When I want an easy, healthy breakfast or snack, this muesli is my go-to. It is infinitely adaptable. My basic formula is 2 1/2 cups of grains (I like a combination of rolled oats and whole grains) and 1 1/2 cups of nuts and fruit. Mix together and store in an air tight jar. I keep the jar on my kitchen counter with a 1/4 cup scoop. One scoop in the bottom of an 8 ounce wide-mouth mason jar, a layer of fresh or frozen fruit, another scoop of muesli, top with another layer of fruit, pour over some sort of milk (I use almond milk), and let sit for about an hour (or overnight in the fridge for a quick breakfast the next morning) for the grains to absorb the liquid.

I use roasted, salted nuts because I love the salty/sweet thing but you can use raw or roasted with no salt. In the version pictured I used a combo of slivered almonds, pumpkin seeds, and chopped pecans for the nuts and dried blueberries, cranberries, and raisins for the fruit. I also love sunflower seeds and chopped walnuts for nuts and dried apricots, cherries, apple, (and sometimes a bit of candied ginger for a treat) for fruit. For the fresh fruit layer I usually use my home-grown frozen raspberries or blackberries but today I had a mango that needed to be used!

1 1/2 cups rolled oats (NOT quick cooking or instant)
1 cup whole grain cereal
3/4 cup mixed nuts
3/4 cups mixed dried fruit

Combine the rolled oats and mixed grains in a bowl. Roughly chop nuts or dried fruit if the pieces are large. Toss with oats and store in a air-tight container.

Count Stroganoff’s Chicken

I love beef stroganoff. I loved it 20 years ago made with a can of mushroom soup, I loved it a couple years ago when I started making a “deconstructed” version with beautiful rare steak set upon a golden mushrooms and cream, and I loved it last night when I decided to try it with tender chicken thighs and a deeply flavoured mushroom sauce amped up with marsala, Dijon mustard, and tomato paste.

In doing my research for this recipe I found out that Stroganoff was a real guy! A Russian noble, Count Stroganoff was born into a wealthy family in the late 1700’s and was a General in the Napoleonic Wars. The original recipe was named after him by a French cook who, trying to combine his traditional cooking with a taste of Stroganoff’s homeland, invented the dish using French mustard to season beef and adding a dollop of Russian sour cream. Voila! (or вуаля! in Russian).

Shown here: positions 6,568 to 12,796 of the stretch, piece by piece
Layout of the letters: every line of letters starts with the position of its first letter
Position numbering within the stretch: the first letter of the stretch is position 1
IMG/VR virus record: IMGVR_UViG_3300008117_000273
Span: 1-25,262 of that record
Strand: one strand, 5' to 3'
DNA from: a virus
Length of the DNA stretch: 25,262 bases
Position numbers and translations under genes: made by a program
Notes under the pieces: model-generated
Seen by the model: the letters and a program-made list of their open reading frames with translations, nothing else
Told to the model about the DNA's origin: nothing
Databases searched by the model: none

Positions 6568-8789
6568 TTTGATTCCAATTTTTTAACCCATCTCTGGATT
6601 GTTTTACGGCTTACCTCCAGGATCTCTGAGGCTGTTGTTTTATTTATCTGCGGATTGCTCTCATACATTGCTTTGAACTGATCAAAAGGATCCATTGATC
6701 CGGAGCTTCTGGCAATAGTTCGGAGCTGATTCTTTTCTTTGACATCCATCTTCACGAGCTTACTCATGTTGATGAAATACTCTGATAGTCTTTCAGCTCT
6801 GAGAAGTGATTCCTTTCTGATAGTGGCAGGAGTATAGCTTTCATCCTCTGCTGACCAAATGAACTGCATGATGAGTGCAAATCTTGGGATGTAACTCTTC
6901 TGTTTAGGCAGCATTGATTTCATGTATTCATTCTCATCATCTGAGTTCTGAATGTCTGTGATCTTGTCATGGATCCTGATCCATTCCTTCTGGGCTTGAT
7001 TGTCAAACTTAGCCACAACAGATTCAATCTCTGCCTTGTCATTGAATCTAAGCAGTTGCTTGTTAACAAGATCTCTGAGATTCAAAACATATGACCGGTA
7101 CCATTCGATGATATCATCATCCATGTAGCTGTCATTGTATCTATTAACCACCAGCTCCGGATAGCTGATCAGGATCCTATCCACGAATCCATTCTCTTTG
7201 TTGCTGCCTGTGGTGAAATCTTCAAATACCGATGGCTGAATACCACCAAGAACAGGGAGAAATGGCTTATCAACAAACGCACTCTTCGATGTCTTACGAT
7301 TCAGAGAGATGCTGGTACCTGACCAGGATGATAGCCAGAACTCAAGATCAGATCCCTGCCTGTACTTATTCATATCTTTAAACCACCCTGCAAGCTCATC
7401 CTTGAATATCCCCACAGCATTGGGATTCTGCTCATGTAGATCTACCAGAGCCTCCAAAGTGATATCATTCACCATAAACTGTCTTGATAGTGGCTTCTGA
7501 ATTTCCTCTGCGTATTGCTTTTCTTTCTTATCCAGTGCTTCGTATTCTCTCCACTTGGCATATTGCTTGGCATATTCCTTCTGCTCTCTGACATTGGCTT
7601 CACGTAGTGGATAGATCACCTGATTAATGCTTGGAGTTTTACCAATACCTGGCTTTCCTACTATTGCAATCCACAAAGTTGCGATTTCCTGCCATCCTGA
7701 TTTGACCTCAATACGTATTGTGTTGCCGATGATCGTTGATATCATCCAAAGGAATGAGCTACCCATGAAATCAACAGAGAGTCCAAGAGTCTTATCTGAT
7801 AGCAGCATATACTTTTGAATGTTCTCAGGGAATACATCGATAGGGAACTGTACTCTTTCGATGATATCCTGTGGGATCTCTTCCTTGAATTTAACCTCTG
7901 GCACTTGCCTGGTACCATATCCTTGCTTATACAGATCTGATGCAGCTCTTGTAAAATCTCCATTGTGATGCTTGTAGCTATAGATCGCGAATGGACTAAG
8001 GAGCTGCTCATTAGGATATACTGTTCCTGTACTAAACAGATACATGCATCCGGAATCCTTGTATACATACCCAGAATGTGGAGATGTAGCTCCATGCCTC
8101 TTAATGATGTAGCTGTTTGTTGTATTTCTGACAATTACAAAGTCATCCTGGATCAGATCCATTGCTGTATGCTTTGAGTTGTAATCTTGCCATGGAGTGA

And, I mean, what doesn’t taste better with a bit of sour cream?!?! Can you imagine eating a perogie without it? Or borscht? (Wow, it really is an Eastern European thing, isn’t it?!) I even add it to my favourite savoury pie crust here!

The best tip I can offer, don’t rush frying the chicken or the mushrooms. Make sure the chicken has a golden crust on both sides and the mushrooms have a nice sear. I did my mushrooms in two batches and each batch took 7-8 minutes. Crowding the mushrooms in the pan just steams them and the golden browning on the mushrooms really adds to the flavour of the dish.

Prijatnogo appetita!

1 pound boneless, skinless chicken thighs, each cut into 2-3 large chunks

1 pound mushrooms, cleaned and sliced (I used brown)

1/2 large onion, diced
1 large clove garlic, minced
2 tsp tomato paste
1 1/2 TBS flour

1/4 cup marsala or dry vermouth (or white wine, or extra chicken stock)

1 1/2 cups chicken stock
1 tsp Dijon mustard
1 tsp worcestershire
1/2 tsp mild paprika
1 tsp kosher salt (or 1/2 tsp sea salt) and pepper to taste
couple sprigs of fresh thyme (or 1/2 tsp dried)

1/2 cup sour cream
fresh chopped parsley or other fresh herb for garnish, I used basil because it’s what I had (optional)

Mix chicken stock with mustard, worcestershire sauce, paprika, salt and pepper. Set aside.

Heat large saute pan with a glug of oil or some sort of fat (I used schmaltz) over medium high. Salt and pepper chicken thighs and fry 4-5 minutes per side until they have a nice golden brown crust. Don’t worry if they are not cooked through, they will cook more later. Remove to side plate.

Add another glug of oil if necessary and fry mushrooms until they lose their liquid and turn a lovely golden brown. This will take 7-8 minutes. Remove to the same side plate as the chicken.

Add another glug of oil if necessary and add onions, fry for a couple minutes then add garlic (garlic tends to burn so I give the onions a head start). Fry until just starting to brown. Stir in tomato paste for 1 minute and then sprinkle flour over mixture and stir for another minute.

Deglaze with marsala until the alcohol is almost gone. Then add chicken stock spice mixture and fresh thyme. Tip in the chicken thighs, mushrooms, and any liquid that has collected. Turn heat to low and simmer for 5-10 minutes until chicken is cooked through.

Remove from heat and stir in sour cream. Taste and re-season. We enjoyed this over pasta but it would be delicious over white or wild rice.

Quick & Dirty: Potato Cheese Tart